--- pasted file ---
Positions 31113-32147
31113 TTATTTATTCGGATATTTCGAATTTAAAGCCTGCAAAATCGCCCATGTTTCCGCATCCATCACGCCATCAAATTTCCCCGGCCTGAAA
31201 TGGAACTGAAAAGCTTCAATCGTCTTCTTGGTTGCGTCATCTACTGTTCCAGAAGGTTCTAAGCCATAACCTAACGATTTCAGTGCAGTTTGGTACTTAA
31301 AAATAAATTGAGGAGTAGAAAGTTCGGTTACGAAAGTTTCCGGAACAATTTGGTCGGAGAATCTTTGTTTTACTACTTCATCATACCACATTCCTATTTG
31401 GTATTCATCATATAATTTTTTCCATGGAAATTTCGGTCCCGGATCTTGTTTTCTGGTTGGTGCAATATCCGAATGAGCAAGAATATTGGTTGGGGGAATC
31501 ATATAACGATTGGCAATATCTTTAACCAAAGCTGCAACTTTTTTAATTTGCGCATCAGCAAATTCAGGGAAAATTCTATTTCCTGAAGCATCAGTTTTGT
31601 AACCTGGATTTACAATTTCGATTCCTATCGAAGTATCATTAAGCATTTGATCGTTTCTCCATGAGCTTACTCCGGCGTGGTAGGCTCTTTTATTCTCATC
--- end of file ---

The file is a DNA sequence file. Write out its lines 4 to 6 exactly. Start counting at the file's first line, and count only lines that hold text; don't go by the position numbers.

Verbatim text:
31301 AAATAAATTGAGGAGTAGAAAGTTCGGTTACGAAAGTTTCCGGAACAATTTGGTCGGAGAATCTTTGTTTTACTACTTCATCATACCACATTCCTATTTG
31401 GTATTCATCATATAATTTTTTCCATGGAAATTTCGGTCCCGGATCTTGTTTTCTGGTTGGTGCAATATCCGAATGAGCAAGAATATTGGTTGGGGGAATC
31501 ATATAACGATTGGCAATATCTTTAACCAAAGCTGCAACTTTTTTAATTTGCGCATCAGCAAATTCAGGGAAAATTCTATTTCCTGAAGCATCAGTTTTGT